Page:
Avatar is a passionately environmentalist picture, one that calls on humanity to recognize our responsibility for ongoing environmental devastation and the climate crisis. It’s also sharply critical of colonialism and imperialism. These are terrific things to advocate for, and for that matter, fertile ground for terrific science fiction. The Na’vi go to war not to conquer, but to defend the environment the sinister Resources Development Administration and their private army. War is not glorious – the Na’vi/human conflict is, to quote Jake, a “time of great sorrow.” Humanity cannot stave off extinction by ravaging another world the way they did Earth. Indeed, Avatar closes with humanity’s attempt to take Pandora decisively defeated, with all but those who came to learn rather than conquer kicked off the moon. It is a bold, daring ending.
Unfortunately, the specifics of Avatar’s story and the way its climax (impeccably made though it is) plays out severely mucks up its themes. The Na’vi are not merely dedicated to living in harmony with nature in a story where humanity has all but killed Earth. They are morally superior to humanity in every way. They are more in tune with each other and unburdened by materialistic desires. Individual Na’vi, like Laz Alonso’s initially hostile warrior Tsu’tey, may be jerkish – but compared to humanity even the surliest Na’vi is a shining beacon of good. Jake does not turn on the RDA just because he recognizes that their actions are abominable, he goes so far as to renounce his humanity altogether – the film closes with his discarding his human body in favor of inhabiting his human/Na’vi hybrid body (the titular Avatar) full time. His narration even describes the RDA’s banishment as “aliens” going back to “their dying world.” The majority of humanity in Avatar is venal and corrupt.
The sharp dichotomy between Na’vi and human is made particularly apparent during the final battle. When a Na’vi (or one of their few human allies) dies, it is sobering and somber. Tsu’tey’s demise in particular is so aestheticized that his frankly horrible death is almost beautiful. When humans die, it is not merely cool and triumphant but downright brutal. Witness the painful fates of the gunship goons in this sequence, for instance. True, goons and mooks in action sequences are meant to be defeated in cool ways, but the space between how Cameron treats Na’vi deaths and human deaths is noteworthy.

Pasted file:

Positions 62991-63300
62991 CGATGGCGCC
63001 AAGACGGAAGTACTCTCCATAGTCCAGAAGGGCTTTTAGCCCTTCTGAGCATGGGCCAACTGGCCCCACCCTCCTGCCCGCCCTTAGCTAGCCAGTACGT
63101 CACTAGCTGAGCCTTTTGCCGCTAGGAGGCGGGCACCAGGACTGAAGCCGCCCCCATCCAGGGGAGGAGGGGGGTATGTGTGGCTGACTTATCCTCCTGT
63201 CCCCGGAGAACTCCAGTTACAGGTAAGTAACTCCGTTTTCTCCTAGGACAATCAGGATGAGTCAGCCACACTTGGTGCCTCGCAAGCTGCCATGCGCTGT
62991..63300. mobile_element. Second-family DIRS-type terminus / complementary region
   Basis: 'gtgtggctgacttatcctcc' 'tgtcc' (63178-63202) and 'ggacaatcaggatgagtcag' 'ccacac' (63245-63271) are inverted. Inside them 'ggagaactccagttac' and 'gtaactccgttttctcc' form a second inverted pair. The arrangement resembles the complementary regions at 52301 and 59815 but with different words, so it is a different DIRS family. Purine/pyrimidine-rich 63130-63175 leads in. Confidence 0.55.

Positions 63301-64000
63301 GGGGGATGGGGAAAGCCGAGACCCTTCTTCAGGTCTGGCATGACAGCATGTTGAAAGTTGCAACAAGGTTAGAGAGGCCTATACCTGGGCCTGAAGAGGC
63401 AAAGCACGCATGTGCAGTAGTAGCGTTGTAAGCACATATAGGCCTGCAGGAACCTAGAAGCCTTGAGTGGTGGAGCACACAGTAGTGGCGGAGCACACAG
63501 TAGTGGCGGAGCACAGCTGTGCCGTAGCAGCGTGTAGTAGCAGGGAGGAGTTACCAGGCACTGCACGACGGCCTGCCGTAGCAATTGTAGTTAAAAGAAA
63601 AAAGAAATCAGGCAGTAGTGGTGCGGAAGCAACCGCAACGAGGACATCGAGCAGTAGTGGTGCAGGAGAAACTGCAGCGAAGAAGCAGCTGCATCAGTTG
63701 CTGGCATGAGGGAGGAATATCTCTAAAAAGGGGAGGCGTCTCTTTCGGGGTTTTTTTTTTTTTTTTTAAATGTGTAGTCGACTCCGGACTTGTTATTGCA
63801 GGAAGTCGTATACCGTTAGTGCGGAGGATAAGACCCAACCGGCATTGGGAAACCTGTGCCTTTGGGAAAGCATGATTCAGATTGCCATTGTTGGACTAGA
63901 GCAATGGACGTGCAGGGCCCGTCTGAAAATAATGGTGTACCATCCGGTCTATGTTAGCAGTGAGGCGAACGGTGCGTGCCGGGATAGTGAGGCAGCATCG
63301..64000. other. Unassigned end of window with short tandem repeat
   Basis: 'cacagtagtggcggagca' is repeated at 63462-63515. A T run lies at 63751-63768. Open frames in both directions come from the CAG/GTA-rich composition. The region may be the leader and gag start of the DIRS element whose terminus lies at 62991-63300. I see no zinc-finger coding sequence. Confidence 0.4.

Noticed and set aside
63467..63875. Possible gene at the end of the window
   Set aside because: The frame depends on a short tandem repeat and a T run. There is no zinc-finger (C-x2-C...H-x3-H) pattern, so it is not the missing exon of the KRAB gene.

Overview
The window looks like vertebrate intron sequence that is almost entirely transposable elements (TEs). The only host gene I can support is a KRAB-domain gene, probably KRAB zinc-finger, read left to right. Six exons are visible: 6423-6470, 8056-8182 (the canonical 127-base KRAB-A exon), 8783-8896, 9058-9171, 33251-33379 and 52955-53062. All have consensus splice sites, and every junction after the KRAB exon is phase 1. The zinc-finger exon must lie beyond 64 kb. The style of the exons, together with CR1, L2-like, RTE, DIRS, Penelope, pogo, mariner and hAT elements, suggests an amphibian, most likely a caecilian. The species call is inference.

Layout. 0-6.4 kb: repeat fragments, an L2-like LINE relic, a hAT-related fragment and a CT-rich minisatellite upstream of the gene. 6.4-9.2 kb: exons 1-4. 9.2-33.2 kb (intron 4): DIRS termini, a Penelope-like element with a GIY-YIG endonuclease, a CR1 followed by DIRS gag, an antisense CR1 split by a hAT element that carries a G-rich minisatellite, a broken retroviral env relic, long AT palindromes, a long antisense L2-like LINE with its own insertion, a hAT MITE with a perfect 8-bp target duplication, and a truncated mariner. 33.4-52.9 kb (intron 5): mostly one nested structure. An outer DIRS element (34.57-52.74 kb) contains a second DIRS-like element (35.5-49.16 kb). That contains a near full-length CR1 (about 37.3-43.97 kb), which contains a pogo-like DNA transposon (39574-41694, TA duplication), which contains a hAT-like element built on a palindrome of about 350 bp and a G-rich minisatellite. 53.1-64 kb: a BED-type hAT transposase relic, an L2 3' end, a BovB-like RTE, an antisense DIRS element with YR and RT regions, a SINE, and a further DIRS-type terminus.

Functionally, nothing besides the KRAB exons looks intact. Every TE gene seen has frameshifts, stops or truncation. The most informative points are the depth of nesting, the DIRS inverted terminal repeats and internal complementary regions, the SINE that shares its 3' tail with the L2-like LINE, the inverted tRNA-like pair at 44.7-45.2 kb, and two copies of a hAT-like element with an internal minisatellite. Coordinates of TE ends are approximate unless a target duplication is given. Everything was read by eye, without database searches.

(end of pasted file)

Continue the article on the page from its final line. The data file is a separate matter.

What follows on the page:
Cameron intertwines Avatar’s call to recognize humanity’s responsibility for the damage our species does to the environment and the horrifying consequences of imperialism closely with the idealization of the Na’vi. In conjunction with Avatar’s depiction of humanity as largely morally bankrupt and worthy of vicious death, Cameron’s points degrade into mush. “We need to repair the damage we are doing to our world and take responsibility for our moral failings” mutates into “humanity’s looming extinction is just desserts not only for our moral failings but for slighting the magnificent Na’vi.” It’s sour and disappointing, given the worthiness of the points it wants to make.
Given this substantial storytelling issue, Avatar is ultimately a film I find much to respect in and much to be disappointed by. I admire its craft and applaud the work it does to build and explore Pandora. I’m frustrated by what I find to be its significant storytelling failures. I’ll be very curious to see what I think of the long-in-the-works Avatar 2 once it is released.